Mold spores are everywhere. It can be found outdoors, indoors, at home and at work. Mold in office buildings and other commercial buildings is actually common. In fact, no indoor space is completely free from mold spores – not even a hospital’s surgical operating room. The question that is often asked is how much mold exists, and whether it is something that is effecting your workers, residents and customers.
According to the Environment Protection Agency, the indoor air quality (IAQ) of an average home can be up to 100 times worse than outdoor air quality.
If you live in New York, New Jersey or anywhere in the Northeast, you know that this summer has been a bad season for allergy sufferers. Pollen counts have been through the roof.
For asthmatics and allergy sufferers, spring is often a difficult season. While most people blame allergies on pollen and vegetation growth, it may be be the only trigger allergic reactions and asthma attacks. The warmer weather and increased precipitation leads to growth or regrowth of mold.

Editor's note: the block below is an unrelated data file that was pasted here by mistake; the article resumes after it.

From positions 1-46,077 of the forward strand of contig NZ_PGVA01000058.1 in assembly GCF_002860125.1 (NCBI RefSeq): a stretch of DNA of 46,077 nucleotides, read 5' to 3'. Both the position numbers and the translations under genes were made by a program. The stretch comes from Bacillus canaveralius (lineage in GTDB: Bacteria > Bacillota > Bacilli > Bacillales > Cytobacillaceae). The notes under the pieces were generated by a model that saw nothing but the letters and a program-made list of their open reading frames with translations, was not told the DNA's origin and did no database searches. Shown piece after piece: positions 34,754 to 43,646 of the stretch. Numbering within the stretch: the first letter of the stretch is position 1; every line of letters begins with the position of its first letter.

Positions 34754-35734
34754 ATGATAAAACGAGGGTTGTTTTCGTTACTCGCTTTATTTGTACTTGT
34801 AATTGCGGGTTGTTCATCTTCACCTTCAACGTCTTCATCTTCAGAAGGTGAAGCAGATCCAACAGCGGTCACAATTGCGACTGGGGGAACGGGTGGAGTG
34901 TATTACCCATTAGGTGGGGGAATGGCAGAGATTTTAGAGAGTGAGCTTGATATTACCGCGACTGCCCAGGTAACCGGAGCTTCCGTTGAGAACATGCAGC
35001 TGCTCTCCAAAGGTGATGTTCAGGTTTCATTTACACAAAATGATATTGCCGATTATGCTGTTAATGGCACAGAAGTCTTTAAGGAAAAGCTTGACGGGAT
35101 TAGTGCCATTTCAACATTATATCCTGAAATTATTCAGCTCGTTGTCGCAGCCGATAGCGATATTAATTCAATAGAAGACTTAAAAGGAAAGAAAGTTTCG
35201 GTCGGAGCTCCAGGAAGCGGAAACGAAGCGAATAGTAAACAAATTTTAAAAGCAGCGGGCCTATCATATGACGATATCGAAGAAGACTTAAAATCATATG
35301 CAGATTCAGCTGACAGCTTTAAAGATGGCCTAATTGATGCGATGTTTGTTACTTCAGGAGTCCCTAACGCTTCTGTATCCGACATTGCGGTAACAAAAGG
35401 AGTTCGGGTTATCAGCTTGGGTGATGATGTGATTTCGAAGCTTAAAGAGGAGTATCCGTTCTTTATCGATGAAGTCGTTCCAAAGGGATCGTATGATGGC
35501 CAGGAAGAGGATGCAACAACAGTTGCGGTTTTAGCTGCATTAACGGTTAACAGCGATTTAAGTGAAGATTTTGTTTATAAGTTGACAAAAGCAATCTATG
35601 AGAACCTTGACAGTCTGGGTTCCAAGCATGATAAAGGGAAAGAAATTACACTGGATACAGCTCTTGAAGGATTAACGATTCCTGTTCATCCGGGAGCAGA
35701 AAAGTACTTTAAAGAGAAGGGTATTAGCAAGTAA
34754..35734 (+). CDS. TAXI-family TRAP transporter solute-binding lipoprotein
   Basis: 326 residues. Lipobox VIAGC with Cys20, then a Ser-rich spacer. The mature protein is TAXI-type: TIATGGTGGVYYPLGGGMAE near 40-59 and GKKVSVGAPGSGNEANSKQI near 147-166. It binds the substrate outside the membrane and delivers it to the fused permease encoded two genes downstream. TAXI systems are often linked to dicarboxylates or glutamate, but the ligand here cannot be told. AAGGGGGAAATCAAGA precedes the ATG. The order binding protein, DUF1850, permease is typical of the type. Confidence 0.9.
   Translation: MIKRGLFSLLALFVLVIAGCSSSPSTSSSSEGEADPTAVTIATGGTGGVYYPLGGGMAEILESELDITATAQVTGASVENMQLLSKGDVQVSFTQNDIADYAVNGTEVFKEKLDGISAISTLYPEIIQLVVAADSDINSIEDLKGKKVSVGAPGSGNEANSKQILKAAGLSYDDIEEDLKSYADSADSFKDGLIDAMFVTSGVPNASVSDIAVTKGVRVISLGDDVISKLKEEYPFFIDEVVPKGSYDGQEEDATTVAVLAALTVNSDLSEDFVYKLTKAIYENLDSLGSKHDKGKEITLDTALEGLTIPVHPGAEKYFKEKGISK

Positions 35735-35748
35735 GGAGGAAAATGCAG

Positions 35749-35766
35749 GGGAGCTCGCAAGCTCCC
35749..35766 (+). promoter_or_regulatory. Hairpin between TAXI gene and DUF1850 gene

Indoor air quality testing (IAQ) is becoming increasingly important as a health matter. Your home may actually be making you and your family sick. With more energy efficient building standards, homes are more insulated and sealed up more than ever before. Without fresh air exchange, the air in the home can cause a buildup of harmful pathogens. These include mold, radon gas and other airborne irritants. Other irritants come from cleaning chemicals, carpeting, furniture, and other sources which emit harmful fumes.